A new experimental mission for the unmanned Boeing capsule that is expected to carry astronauts to the International Space Station is scheduled for Tuesday, after the failure of a first attempt in 2019.
The spacecraft, named “Starliner”, is expected to be launched from Cape Canaveral in Florida at 13:20 local time (1720 GMT) aboard an Atlas 5 rocket manufactured by the United Launch Alliance consortium.
The US space agency (NASA) will transmit this mission called “Orbital Flight Test-2” (OFT-2) directly on its website.
Approximately 30 minutes after take-off, Starliner will move its thrusters to enter orbit and head to the International Space Station, on a journey that is expected to last a day and end with docking at the station at 13:37 (17:37 GMT) on Wednesday.
The chances of completing the mission are 60%, according to meteorologists, who expect an overcast sky where lightning may shine.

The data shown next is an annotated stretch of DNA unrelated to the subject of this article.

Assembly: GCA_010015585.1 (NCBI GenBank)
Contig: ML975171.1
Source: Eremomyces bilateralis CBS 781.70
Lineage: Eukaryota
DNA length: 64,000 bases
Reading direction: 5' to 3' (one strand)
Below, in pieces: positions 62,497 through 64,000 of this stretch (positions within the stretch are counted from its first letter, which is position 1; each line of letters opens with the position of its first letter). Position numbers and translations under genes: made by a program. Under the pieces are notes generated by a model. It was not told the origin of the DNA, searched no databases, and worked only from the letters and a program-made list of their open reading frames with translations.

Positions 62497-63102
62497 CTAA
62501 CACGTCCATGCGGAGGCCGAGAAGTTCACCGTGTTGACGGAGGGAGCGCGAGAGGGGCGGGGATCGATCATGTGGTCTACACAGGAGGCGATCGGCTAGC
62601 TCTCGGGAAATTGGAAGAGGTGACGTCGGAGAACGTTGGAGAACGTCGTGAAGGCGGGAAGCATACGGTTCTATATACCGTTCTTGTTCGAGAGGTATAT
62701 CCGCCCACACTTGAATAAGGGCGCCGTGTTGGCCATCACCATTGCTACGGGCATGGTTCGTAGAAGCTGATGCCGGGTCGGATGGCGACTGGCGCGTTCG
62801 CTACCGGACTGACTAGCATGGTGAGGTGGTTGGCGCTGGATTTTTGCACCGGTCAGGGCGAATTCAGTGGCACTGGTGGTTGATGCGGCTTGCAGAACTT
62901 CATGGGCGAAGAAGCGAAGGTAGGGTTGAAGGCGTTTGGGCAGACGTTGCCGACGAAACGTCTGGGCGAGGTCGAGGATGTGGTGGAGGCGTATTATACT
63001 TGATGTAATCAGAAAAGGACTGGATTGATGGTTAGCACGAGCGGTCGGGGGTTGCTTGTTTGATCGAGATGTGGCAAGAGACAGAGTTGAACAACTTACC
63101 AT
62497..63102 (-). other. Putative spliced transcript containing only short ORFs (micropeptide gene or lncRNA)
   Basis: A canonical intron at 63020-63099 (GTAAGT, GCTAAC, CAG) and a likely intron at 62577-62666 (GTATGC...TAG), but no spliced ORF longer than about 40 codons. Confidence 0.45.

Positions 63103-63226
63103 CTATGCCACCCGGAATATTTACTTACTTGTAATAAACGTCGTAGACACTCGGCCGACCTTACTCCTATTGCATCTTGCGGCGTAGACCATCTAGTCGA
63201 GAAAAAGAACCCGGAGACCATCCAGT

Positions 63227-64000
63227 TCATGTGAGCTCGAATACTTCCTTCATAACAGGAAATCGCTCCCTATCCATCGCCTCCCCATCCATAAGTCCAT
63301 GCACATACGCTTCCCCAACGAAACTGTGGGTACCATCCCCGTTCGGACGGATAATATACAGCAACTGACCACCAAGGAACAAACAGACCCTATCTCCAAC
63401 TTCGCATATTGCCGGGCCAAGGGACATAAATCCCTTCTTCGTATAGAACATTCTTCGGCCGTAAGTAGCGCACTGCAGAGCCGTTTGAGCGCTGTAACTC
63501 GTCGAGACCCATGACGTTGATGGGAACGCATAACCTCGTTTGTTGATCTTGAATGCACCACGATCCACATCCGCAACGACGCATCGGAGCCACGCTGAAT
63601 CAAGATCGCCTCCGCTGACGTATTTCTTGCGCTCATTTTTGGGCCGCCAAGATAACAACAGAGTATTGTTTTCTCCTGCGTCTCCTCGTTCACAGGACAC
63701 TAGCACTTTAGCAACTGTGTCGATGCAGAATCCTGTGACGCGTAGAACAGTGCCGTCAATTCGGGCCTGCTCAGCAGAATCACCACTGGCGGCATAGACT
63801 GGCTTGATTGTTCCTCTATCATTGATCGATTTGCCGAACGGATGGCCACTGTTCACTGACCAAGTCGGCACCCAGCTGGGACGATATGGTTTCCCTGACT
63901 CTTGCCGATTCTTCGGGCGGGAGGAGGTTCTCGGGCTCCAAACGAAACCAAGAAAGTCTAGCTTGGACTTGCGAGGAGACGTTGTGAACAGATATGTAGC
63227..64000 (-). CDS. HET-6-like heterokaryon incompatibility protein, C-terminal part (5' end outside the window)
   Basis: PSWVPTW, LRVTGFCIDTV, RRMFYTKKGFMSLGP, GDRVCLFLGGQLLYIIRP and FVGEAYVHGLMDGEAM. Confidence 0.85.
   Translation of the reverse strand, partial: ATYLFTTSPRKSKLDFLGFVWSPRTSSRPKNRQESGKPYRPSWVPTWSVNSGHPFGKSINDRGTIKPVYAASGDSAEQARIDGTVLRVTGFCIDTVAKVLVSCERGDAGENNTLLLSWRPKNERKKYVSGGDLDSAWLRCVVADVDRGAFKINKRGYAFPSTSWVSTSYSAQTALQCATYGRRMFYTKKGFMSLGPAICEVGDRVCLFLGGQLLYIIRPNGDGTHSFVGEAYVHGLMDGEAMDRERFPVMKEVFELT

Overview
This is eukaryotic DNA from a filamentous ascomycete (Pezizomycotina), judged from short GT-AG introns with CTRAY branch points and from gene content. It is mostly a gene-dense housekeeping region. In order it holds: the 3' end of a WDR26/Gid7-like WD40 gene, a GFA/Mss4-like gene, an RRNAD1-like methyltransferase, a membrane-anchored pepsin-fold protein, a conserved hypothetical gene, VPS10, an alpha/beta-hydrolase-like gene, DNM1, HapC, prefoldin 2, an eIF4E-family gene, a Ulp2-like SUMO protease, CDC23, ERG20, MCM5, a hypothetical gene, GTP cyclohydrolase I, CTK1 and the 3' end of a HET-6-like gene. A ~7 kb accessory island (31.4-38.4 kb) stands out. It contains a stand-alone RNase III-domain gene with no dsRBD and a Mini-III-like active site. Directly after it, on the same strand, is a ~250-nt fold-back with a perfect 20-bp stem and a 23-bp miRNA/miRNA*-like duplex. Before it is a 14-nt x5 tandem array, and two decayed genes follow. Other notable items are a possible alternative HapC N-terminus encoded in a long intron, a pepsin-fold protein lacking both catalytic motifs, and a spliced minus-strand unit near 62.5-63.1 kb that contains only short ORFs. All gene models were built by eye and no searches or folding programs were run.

This experimental mission was supposed to take place on Friday, but it was postponed to Tuesday after a Russian spacecraft started its engines to propulsion suddenly after it docked with the International Space Station, and its direction changed.
NASA, which halted its space shuttle program in 2011, used the services of Boeing and SpaceX so that it would not have to rely on Russian rockets to reach the International Space Station. However, Boeing was late in this regard.
During a first test mission in December 2019, its capsule failed to dock with the International Space Station, and returned ahead of schedule, which dealt a severe blow to the aeronautics giant.
NASA has prepared a series of recommendations for the company, specifically related to the on-board software that was behind the main problem during that test flight. As for “SpaceX”, it made progress, for its part, and transported ten astronauts to the station in its “Crow Dragon” vehicle.
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